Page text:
I am facing issues using log4j with Maven. I've one properties file i.e log4j.properties and I've put that file at the same path where project's pom.xml is stored.



I've used log4j in my code which is under test folder.


package com.example.automationtest;

import org.apache.log4j.*;
import org.junit.Test;

public class AppTest
    public void testLogger(){
    Logger log = Logger.getLogger("exampleLogger");
    log.debug("Hello, World!");

I would like to know, how does maven identify where the log4j.properties file is located?

In the above scenario if I run the command mvn test it gives a warning, please check the screenshot below for warning messages.

enter image description here

so as a workaround I am providing the complete path of log4j.properties in my code. I've used below line:


Is it necessary to use the above line of code, or is there any specific directory where maven looks for log4j.properties file?

  • 1
    It is not related to maven rather how log4j works. IMO, log4j expects to finds the 'properties' file available on the classpath. Jul 21, 2014 at 12:49
  • so basically I need to set the class path by providing the location of log4j.properties file?
    – Paras
    Jul 21, 2014 at 12:51
  • 1
    For tests, the directory src/test/resources is the appropriate location for the log4j.properties file. When Maven starts the tests, this directory will be part of the classpath. Jul 21, 2014 at 12:52
  • I suppose Maven itself is agnostic on log4j. However, you should take care that log4j.properties appears in the root of your classpath, so /src/main/resources/ would be the proper place (should then appear in target/classes/ folder) Jul 21, 2014 at 12:52
  • @Seelenvirtuose so when I make a folder named resources, do I need to mention the folder path anywhere?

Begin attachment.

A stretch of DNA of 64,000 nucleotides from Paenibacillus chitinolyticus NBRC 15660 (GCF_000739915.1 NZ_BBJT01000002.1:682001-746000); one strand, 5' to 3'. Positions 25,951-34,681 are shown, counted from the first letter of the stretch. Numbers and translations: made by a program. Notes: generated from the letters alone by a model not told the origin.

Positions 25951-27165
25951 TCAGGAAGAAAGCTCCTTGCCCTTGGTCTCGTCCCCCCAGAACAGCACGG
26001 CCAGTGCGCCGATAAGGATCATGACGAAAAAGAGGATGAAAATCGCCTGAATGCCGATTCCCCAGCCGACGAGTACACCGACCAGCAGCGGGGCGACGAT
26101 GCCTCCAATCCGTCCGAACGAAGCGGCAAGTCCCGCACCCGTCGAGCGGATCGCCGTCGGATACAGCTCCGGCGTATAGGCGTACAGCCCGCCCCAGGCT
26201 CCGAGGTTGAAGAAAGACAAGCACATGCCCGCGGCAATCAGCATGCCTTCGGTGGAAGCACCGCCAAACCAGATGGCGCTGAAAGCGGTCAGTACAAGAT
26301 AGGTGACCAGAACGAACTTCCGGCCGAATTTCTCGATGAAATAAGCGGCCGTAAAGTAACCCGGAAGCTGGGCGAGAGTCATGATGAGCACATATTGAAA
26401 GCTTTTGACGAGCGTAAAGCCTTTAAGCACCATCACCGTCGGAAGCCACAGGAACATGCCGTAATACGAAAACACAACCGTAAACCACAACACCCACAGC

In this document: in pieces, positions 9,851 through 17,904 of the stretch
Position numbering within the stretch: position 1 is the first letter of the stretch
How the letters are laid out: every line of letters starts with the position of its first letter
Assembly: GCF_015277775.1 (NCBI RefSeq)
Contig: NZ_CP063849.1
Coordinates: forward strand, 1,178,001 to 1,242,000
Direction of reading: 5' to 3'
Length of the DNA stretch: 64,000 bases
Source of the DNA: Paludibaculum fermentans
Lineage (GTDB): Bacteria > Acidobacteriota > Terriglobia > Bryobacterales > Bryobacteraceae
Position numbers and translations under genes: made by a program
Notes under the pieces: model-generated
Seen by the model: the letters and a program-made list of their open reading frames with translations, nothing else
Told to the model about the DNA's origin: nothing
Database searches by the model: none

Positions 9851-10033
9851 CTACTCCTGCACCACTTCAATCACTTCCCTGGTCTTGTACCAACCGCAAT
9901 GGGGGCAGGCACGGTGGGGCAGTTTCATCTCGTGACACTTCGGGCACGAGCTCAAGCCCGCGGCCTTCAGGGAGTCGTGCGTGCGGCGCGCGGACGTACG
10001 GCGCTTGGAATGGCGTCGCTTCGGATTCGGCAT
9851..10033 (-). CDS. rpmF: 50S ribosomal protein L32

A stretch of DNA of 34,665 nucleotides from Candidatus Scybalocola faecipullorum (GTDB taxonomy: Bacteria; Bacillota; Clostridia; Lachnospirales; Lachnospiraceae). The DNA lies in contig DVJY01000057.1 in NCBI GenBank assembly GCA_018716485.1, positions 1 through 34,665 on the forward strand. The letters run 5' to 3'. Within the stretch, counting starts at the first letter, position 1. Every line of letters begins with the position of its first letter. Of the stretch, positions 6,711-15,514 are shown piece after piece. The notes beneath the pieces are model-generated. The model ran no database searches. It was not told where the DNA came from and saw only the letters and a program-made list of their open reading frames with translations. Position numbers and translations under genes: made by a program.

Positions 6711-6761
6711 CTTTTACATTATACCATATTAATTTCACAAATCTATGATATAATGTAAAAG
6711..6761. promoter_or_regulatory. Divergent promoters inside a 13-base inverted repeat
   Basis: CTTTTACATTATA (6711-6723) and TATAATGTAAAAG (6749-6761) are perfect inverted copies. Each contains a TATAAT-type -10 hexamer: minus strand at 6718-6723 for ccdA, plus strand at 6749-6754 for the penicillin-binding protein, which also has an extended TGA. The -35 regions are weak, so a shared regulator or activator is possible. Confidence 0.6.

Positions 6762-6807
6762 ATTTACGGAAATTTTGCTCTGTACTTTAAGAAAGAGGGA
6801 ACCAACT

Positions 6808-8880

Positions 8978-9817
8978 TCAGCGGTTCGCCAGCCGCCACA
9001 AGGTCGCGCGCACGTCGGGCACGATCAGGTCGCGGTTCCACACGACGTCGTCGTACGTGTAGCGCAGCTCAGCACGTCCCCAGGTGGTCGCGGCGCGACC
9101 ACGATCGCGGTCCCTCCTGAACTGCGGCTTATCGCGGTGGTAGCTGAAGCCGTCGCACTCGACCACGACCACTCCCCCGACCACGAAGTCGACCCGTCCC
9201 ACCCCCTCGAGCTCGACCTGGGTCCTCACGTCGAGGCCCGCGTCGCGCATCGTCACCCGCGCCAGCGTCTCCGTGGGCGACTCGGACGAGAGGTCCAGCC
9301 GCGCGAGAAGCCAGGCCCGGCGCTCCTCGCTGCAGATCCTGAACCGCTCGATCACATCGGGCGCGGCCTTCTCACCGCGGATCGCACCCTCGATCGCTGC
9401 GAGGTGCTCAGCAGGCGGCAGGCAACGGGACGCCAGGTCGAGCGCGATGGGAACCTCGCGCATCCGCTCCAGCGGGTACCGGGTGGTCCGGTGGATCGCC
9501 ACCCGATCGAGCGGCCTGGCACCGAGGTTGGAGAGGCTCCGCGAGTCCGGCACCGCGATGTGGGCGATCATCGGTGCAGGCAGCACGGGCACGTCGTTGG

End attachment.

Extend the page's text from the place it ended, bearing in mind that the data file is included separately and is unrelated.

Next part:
– Paras
    Jul 21, 2014 at 12:53

2 Answers 2


The file needs to go into src/main/resources/ or src/test/resources/ (if you need it only for unit tests).

Longer explanation: Maven splits the Java classpath into source code and resources (non-Java things like property files, images, etc). The main reason for this is that Maven can do filtering of resources for you and to make this extra safe, they put the resources into a different folder than the sources.


There's a lot of answers relating to the popular solution src/main/resources or the src/test/resources but generally not having the log4j.properties in your application can be useful. Rather than providing a hardcoded log4j.properties in your code, leave it to the client (app-server, stage environment, etc) to configure the desired logging. So, I would suggest to be cautious on the specifics of your deployment to make the decision of having the log4j.properties included or excluded of your maven assembly.

Reference: If using maven, usually you put log4j.properties under java or resources?

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